Author's Notes: Thanks to Scribbler for the beta.

Well, Now, Who Doesn’t Like Corn?

“Stanley?” Mimi fixed her husband with a stern look and held out her hand.

“What?” Stanley tried to plaster an innocent expression on his face as he hastily shut the kitchen drawer. Too hastily: a betraying corner of the envelope still protruded.

Mimi coughed pointedly. “You know in this house we don’t stuff unopened bills into drawers and pretend they never arrived. Not any more.”

With a shamefaced sigh, Stanley opened the drawer, extracted the letter and handed it over. Mimi’s eyebrows rose when she saw who it was from. They rose even further when she slit open the envelope and pulled out the contents.

“You have got to be kidding me.” She shook her head as she silently read on down the letter. “The DC office gets nuked and they still manage to reconstruct your IRS records? And add interest and penalties for the nine months we didn’t even have a federal government, and the twelve months we were in the middle of Cheyenne-occupied territory? Unbelievable….”

“See. It’s like I always say.” Stanley leaned back against the counter and folded his arms, his expression a little smug. “Nothing but bills and bad news.” He supposed he should be more worried, but Mimi had gotten him out of his tax debt once already. He had every faith she could do it again.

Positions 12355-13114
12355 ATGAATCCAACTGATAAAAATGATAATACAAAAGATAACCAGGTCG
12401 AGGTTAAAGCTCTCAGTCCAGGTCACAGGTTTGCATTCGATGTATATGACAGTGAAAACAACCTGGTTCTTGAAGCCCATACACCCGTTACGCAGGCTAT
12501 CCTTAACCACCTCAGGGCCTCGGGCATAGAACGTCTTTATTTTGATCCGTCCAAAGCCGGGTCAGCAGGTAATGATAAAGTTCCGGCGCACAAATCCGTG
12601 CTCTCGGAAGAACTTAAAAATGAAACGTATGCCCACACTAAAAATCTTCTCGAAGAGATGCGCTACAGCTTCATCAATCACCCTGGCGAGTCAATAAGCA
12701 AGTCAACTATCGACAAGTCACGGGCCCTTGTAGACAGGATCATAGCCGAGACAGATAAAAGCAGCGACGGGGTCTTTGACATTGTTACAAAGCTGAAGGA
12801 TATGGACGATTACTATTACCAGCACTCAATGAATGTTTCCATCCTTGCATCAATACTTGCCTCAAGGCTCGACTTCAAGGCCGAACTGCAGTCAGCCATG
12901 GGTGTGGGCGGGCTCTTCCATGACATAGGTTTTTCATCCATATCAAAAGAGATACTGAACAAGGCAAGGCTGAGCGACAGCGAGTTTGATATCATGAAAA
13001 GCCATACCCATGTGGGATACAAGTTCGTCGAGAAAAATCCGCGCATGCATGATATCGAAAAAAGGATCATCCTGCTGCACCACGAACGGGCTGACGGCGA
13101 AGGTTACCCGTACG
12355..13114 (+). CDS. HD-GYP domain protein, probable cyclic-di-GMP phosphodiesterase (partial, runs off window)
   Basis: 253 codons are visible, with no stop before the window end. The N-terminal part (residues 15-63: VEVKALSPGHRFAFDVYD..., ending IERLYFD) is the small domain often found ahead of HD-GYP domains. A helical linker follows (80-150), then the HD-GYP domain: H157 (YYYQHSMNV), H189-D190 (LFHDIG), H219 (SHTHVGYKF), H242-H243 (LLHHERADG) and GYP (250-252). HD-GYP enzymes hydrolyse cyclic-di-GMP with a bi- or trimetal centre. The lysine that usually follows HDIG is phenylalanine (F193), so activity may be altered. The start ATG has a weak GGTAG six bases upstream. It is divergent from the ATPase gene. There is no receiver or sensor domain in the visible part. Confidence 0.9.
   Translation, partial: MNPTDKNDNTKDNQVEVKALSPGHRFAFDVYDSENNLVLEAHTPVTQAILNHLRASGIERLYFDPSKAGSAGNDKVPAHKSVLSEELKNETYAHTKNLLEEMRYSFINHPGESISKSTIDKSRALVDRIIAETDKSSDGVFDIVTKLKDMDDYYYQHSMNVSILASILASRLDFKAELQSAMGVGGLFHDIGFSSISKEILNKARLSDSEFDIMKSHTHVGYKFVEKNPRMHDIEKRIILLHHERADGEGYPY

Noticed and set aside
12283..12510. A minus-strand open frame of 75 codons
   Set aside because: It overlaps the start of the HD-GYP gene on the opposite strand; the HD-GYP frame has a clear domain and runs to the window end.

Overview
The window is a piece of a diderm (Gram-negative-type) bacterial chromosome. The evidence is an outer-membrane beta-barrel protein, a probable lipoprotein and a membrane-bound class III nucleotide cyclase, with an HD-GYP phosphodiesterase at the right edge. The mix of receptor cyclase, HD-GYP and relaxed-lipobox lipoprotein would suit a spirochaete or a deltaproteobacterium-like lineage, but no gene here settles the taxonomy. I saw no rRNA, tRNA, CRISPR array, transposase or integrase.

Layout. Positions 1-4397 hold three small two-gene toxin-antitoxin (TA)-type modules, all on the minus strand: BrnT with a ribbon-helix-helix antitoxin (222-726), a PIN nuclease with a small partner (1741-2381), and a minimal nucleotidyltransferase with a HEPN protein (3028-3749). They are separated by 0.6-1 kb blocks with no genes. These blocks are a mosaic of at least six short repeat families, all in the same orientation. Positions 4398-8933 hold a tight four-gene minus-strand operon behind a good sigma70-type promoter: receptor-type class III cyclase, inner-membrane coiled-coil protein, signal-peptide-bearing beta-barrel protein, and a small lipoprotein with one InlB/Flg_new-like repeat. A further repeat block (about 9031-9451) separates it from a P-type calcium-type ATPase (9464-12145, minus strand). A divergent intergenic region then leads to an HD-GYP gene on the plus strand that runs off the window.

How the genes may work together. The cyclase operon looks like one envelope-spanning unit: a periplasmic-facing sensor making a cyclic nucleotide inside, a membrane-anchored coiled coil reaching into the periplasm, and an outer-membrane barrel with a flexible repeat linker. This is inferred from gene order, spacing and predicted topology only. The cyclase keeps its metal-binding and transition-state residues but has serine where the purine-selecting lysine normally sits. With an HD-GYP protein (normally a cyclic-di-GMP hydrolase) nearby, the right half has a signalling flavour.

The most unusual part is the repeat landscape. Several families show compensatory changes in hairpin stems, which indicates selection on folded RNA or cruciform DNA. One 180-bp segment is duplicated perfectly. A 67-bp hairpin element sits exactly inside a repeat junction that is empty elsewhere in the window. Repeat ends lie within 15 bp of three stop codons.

Faith that seemed entirely justified when Mimi looked up at him and, with a steely glint in her eye, said, “Yes, well, we’ll see who gets the bad news….”

oOo

Cameron Foster had always had ambitions, ever since he joined the IRS straight out of college back in fall 2005. Of course, he hadn’t quite expected to climb the career ladder this quickly, filling the shoes of countless IRS agents who’d been incinerated in the September attacks or died in the aftermath. And he really wasn’t at all sure he was ready to act as an Appeals Officer. Especially when faced with a crowd of angry townsfolk in some hick farming town deep in Western Kansas, who’d insisted the IRS send someone out to review the demands issued last month.

“This is Mrs Mimi Richmond.” Mayor Anderson ushered Cameron into an office where a dark-haired woman, dressed in a business suit but with a sunburned complexion and work-roughened hands, was waiting. “She’ll be acting for the people of Jericho.”

“You’re a CPA?” Cameron couldn’t keep the surprise out of his voice as he shook her hand. The name Richmond was at the top of his list: some farmer who’d owed more than $180,000 before the September attacks. The debt probably should’ve been even greater if they’d been able to pursue him for more than just three years of misstated tax returns. Not exactly the record he’d expect of someone married to an accountant.

“Uh-huh” The woman indicated the chair opposite. “Why don’t we make a start, Mr Foster?”

oOo